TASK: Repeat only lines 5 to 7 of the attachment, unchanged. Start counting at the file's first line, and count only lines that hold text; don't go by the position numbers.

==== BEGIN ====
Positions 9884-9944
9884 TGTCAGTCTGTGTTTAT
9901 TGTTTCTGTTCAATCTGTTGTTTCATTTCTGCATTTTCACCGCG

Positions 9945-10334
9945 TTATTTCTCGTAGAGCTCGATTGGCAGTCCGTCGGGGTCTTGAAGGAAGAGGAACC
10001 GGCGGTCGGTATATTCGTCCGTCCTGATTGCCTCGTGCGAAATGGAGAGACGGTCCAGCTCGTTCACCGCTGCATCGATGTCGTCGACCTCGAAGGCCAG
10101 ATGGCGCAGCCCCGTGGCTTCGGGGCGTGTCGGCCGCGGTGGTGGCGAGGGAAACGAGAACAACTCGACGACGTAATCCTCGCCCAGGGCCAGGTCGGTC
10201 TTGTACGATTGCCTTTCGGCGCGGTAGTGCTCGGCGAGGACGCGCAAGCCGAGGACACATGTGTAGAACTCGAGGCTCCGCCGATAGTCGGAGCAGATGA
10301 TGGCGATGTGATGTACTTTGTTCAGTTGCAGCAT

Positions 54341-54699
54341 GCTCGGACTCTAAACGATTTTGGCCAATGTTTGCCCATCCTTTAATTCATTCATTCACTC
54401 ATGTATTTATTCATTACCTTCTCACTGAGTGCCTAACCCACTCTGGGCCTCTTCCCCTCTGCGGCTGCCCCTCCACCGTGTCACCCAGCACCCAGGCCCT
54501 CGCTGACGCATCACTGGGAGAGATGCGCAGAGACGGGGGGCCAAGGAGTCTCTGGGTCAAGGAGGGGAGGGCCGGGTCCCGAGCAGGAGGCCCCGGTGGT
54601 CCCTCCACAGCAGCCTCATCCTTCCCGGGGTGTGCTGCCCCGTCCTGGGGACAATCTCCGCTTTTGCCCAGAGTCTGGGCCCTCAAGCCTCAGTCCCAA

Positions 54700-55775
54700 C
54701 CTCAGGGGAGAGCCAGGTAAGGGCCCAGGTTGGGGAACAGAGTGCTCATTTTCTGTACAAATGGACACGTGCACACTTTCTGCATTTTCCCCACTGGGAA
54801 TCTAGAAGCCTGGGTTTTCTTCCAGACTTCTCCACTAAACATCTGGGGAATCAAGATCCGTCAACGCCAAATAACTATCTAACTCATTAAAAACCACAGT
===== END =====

9945 TTATTTCTCGTAGAGCTCGATTGGCAGTCCGTCGGGGTCTTGAAGGAAGAGGAACC
10001 GGCGGTCGGTATATTCGTCCGTCCTGATTGCCTCGTGCGAAATGGAGAGACGGTCCAGCTCGTTCACCGCTGCATCGATGTCGTCGACCTCGAAGGCCAG
10101 ATGGCGCAGCCCCGTGGCTTCGGGGCGTGTCGGCCGCGGTGGTGGCGAGGGAAACGAGAACAACTCGACGACGTAATCCTCGCCCAGGGCCAGGTCGGTC